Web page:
The National Gallery
The National Gallery is a London art museum that houses Great Britain’s national collection European paintings.
The National Gallery is a London art museum that houses Great Britain’s national collection European paintings. It can be found on the north side, Westminster's Trafalgar Square.
In 1824, the British government purchased 38 paintings from John Julius Angerstein's estate to create the National Gallery. It was first displayed in Angerstein’s 100 Pall Mall house on May 10, 1824. In 1838, it was reopened to public in its current location. The Neoclassical structure was designed by William Wilkins, a Greek Revival architect. It was further expanded in 1876, 1886 and 1975. In 1991, the Sainsbury Wing was added by Robert Venturi, an American architect. Modern British art was displayed at the National Gallery until the opening of Tate Gallery, 1897.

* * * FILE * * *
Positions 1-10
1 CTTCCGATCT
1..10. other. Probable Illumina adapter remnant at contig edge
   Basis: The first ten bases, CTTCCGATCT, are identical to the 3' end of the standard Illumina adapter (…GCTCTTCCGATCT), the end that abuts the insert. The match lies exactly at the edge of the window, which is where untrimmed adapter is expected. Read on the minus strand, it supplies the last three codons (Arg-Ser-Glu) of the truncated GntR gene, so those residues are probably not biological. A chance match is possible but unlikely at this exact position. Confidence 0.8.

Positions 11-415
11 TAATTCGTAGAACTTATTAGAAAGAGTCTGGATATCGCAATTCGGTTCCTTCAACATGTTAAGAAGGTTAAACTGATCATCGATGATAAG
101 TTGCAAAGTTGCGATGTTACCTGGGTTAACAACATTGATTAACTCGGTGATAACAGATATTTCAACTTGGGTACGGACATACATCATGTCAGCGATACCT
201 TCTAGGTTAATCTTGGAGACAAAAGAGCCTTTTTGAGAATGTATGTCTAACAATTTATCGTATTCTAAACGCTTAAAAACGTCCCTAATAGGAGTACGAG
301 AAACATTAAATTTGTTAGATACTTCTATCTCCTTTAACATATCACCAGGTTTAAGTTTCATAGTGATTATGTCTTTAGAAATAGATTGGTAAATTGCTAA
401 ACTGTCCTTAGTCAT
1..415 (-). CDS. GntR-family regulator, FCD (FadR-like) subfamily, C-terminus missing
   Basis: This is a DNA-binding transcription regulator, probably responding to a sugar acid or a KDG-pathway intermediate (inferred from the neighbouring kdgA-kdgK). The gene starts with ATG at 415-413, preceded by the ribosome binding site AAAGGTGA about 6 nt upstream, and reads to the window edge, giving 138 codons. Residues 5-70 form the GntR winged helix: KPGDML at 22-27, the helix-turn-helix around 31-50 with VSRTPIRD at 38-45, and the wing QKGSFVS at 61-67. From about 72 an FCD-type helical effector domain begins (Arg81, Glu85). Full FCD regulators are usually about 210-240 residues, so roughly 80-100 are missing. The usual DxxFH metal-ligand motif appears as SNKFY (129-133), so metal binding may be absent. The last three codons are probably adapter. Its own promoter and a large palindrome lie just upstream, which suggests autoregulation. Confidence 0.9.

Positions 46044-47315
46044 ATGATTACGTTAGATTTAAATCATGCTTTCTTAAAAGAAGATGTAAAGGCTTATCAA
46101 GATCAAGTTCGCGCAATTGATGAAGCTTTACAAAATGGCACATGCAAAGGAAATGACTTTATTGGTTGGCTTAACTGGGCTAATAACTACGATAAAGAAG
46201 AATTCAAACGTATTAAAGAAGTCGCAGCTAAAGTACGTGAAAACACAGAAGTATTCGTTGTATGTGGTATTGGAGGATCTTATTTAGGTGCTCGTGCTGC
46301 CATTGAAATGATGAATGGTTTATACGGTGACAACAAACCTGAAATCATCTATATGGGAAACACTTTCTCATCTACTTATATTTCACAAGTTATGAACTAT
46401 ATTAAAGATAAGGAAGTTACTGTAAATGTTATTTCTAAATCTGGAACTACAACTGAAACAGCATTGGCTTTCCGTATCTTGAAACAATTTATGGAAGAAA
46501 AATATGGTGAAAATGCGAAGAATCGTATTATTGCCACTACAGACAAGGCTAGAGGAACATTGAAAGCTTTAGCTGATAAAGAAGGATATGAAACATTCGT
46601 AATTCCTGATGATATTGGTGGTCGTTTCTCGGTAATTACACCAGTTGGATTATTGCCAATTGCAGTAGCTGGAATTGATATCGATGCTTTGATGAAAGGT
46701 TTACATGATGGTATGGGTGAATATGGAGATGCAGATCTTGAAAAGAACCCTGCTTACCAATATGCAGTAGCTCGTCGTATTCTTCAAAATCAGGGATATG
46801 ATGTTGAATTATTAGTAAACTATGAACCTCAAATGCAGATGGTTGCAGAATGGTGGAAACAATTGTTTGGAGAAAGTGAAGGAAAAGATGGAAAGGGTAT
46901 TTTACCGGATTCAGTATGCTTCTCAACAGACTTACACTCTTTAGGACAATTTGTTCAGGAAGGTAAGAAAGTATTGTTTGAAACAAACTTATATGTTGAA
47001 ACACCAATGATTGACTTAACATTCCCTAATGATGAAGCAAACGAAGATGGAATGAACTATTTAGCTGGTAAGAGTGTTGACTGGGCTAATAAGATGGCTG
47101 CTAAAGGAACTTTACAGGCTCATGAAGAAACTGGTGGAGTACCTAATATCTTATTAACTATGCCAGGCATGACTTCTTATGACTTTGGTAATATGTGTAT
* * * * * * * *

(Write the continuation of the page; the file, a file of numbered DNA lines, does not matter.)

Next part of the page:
It contains approximately 2,600 pieces and is widely considered the best collection of European paintings in the world. It houses the largest collection of Italian Renaissance paintings other than Italy. This includes works by many of the Venetian and Florentine masters. It also has impressive collections of works by British, Dutch and Flemish painters, from the 15th through the 19th centuries. Leonardo da Vinci and Raphael are just a few of the artists represented. It is noteworthy that the museum has a small collection of French Impressionist paintings and Post-Impressionist paintings. Most of these works are displayed.